Barely off the plane, Miris is offered to be the spokesperson for a new weight loss program that involves swordfish extract or some bizarre shit like that by the hoty-toity Baronessa Judith von Kemp (Anita Ekberg) and Arthur (Howard Napper), her English lackey.
Realizing that being the test subject for a new fad diet isn't all it's cracked up to be, Miris struggles to lose weight in the early going.
Then one night, while dreaming of food, Miris wakes up to get a snack. Passing a mirror on her way to the kitchen, she barely recognizes herself. Letting out a scream, Miris is suddenly svelte and... (Don't you dare say fabulous. She still dresses like a clown.) In order to complete her transformation, Arthur sicks a hairdresser and a stylist on Miris.
The newly refurbished Miris makes her debut on national television. Bursting through a photo of her former self, Miris is now a new wave goddess. And get this, she's a pop star, too. (Huh?) Just go with it, man. Now sporting shortish blonde hair, Miris, who is wearing a red blazer as a dress and a pair of red tights, performs a song about exploding heads and sandwiches. Accompanied by six or seven dandies in tuxedos, Miris is a hit. Meaning, everybody loves her.
(Are you sure this is the right message you should sending young people? Lose weight, get a new wave-friendly makeover, and people will like you.) I don't know. Who cares. (Oh, when you put it that way.)
Deciding to strike while the iron is hot, Miris does a series of photo shoots for magazines such as Time, Vogue and Life. And you know what that means? (Overexposure?) Well, yeah. But more importantly, more kooky outfits. My favourite outfit from the photo shoot being the black leather and lace get-up. In terms of the entire film, my fave would have to be the orange and purple new wave get-up with the Chinese theme.
You'll notice that newly refurbished Miris utilizes her legs more than she did before. In fact, I didn't even know the pre-makeover Miris had legs. At any rate, Miris uses her legs to her advantage on four separate occasions. (Are you sure it wasn't more like six?) Yeah, you could be right, she does flaunt her legs a lot in this film. And why wouldn't she? They're only her best new feature. If I was suddenly blessed with long, shapely legs, the kind that drive Italian men and their non-Italian allies wild with desire, I would flaunt them as well. Hell, I don't think I would wear pants ever again if I had Rettore's gams.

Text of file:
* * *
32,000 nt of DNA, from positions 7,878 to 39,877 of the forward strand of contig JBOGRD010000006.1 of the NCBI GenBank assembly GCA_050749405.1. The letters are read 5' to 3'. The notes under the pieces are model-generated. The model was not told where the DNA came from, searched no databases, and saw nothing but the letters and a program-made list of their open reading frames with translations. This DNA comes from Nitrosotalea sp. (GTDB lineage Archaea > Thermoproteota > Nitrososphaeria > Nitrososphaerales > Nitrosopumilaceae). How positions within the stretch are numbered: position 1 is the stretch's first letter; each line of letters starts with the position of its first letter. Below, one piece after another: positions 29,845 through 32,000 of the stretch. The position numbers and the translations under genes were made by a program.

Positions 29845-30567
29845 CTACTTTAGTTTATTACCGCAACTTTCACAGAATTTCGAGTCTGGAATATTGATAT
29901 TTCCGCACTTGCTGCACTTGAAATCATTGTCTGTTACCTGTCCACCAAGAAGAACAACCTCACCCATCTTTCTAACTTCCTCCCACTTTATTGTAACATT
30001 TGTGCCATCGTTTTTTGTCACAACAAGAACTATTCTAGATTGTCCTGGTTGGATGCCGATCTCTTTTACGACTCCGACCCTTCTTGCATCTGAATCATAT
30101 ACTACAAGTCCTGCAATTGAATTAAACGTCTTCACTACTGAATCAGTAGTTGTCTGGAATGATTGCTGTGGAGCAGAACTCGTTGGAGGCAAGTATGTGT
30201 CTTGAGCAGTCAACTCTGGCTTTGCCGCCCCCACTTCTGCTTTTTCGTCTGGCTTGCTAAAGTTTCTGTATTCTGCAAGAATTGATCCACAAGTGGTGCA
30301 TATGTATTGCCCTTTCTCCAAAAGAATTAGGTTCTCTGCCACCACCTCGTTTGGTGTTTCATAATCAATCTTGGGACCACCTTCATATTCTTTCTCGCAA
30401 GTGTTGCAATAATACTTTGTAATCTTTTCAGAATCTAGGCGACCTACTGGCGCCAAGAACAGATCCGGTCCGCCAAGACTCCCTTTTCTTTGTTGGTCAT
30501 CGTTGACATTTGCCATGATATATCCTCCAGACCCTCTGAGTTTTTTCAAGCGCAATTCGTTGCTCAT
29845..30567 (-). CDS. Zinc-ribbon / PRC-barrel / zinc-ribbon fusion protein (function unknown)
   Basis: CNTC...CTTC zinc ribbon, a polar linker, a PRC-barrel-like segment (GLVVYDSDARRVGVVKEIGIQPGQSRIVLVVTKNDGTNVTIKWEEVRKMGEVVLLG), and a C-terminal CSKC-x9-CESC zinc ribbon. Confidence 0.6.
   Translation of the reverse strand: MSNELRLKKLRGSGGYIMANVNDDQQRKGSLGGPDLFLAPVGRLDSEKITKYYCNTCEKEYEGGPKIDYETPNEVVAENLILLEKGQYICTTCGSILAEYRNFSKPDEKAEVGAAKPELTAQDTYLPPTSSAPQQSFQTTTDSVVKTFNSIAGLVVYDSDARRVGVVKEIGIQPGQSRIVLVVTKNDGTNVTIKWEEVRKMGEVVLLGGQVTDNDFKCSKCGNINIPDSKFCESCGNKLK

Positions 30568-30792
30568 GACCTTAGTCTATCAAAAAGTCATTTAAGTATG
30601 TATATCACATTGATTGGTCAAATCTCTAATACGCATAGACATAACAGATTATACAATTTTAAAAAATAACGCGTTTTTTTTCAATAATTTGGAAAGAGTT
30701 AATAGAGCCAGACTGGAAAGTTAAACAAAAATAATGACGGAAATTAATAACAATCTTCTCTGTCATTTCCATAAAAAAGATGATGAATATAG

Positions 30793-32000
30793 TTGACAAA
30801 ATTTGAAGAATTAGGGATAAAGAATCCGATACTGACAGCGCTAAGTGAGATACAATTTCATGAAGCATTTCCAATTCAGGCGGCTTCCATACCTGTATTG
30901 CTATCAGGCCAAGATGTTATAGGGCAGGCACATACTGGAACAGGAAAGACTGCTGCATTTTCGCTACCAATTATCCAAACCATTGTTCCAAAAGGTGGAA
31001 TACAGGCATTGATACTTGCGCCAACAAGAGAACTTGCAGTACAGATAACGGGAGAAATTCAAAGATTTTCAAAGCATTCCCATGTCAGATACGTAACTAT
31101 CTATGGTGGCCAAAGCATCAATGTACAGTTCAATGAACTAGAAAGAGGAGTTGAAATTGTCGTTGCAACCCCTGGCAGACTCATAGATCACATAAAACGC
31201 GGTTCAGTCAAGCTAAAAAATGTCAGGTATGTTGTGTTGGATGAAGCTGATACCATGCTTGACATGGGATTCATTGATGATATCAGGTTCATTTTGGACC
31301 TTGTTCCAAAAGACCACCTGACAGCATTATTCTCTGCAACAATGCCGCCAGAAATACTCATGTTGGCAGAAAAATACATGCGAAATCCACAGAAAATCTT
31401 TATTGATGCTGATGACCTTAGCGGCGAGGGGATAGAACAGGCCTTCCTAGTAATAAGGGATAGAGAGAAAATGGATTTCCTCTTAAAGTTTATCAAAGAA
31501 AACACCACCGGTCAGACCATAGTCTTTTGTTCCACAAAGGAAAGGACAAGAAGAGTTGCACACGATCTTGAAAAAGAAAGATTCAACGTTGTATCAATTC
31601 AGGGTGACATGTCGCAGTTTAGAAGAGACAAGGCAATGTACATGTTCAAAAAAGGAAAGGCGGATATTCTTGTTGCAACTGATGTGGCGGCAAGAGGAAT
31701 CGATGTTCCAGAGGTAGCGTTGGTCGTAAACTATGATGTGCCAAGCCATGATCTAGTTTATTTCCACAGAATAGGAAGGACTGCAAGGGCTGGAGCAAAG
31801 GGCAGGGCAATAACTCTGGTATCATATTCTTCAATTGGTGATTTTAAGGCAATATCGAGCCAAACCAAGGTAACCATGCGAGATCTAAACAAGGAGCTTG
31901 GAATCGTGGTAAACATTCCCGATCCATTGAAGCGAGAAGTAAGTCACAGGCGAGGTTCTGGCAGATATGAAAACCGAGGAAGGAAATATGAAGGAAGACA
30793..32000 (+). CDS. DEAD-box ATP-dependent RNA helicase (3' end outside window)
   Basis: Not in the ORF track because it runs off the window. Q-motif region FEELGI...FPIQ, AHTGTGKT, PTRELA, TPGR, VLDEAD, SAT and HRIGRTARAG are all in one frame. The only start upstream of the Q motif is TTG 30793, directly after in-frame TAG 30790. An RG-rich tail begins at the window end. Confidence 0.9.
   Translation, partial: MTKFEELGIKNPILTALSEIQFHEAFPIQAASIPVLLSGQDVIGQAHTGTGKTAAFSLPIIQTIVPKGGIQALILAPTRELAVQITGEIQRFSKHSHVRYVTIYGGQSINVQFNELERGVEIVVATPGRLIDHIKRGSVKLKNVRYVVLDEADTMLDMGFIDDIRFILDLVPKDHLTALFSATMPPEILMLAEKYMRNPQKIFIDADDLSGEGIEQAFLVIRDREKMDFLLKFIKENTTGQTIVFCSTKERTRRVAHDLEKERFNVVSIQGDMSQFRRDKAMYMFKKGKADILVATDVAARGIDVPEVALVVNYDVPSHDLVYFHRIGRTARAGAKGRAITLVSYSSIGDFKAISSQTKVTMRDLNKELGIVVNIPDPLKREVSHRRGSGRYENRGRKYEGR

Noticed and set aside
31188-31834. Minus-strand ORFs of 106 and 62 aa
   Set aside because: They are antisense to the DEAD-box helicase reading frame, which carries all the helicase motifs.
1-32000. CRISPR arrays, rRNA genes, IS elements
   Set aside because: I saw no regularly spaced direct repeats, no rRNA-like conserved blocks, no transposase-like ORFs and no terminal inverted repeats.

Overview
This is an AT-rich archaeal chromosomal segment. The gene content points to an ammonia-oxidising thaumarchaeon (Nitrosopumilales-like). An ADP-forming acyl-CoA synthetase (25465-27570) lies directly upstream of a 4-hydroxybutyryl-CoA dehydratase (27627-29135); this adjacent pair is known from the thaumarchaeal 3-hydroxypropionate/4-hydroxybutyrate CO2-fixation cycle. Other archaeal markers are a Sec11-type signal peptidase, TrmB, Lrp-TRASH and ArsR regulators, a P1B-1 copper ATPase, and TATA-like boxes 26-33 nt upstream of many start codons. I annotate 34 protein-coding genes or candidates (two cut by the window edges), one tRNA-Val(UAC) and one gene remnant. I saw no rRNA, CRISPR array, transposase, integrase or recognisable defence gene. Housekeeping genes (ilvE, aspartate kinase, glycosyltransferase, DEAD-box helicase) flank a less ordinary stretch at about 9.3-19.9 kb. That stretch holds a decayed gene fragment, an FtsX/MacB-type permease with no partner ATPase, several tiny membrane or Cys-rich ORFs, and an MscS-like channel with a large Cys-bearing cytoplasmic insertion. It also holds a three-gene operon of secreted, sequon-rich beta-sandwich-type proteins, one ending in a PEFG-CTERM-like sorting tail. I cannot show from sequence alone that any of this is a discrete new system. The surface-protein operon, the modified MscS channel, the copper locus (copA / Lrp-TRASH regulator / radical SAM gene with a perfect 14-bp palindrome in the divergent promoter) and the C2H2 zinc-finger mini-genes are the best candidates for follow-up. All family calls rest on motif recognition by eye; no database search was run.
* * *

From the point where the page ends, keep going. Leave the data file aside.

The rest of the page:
When Miris discovers that her legs look great in red nylons, black nylons and even white nylons, she decides to go back to Italy to settle a score. (You mean get back at Mirko?) Exactly. Reuniting with The Ugly Girls Gang, who, like, Miris, have who have all gotten makeovers as well, Miris wields her lengthy legs like they were two mouthwatering batons of corporal comeuppance.
Since she's going to need to do more than just thrust her lusty legs in the faces of her enemies, Miris, who is, it should be noted, now unrecognizable to most of the townspeople (even her delusional grandmother doesn't recognize her), hatches a plan to sabotage Mirko's engagement with the mayor's daughter.
Will Miris and The Ugly Girls Gang come out on top? Who's to say? All I know is, Fatty Girl Goes to New York was a refreshing change of pace from the stuff I usually watch. While I didn't agree with the message the film seemed to be putting out there, it's light and frothy fun from start to finish. (Are you sure about that? Two characters nearly commit suicide and Miris and The Ugly Girls Gang force feed Mirko's fiance junk food--making her fat in the process. And I don't want to alarm you, but I think Miris's grandmother might have Alzheimer's.) Okay, minus the moments you just mentioned, it's light and frothy fun.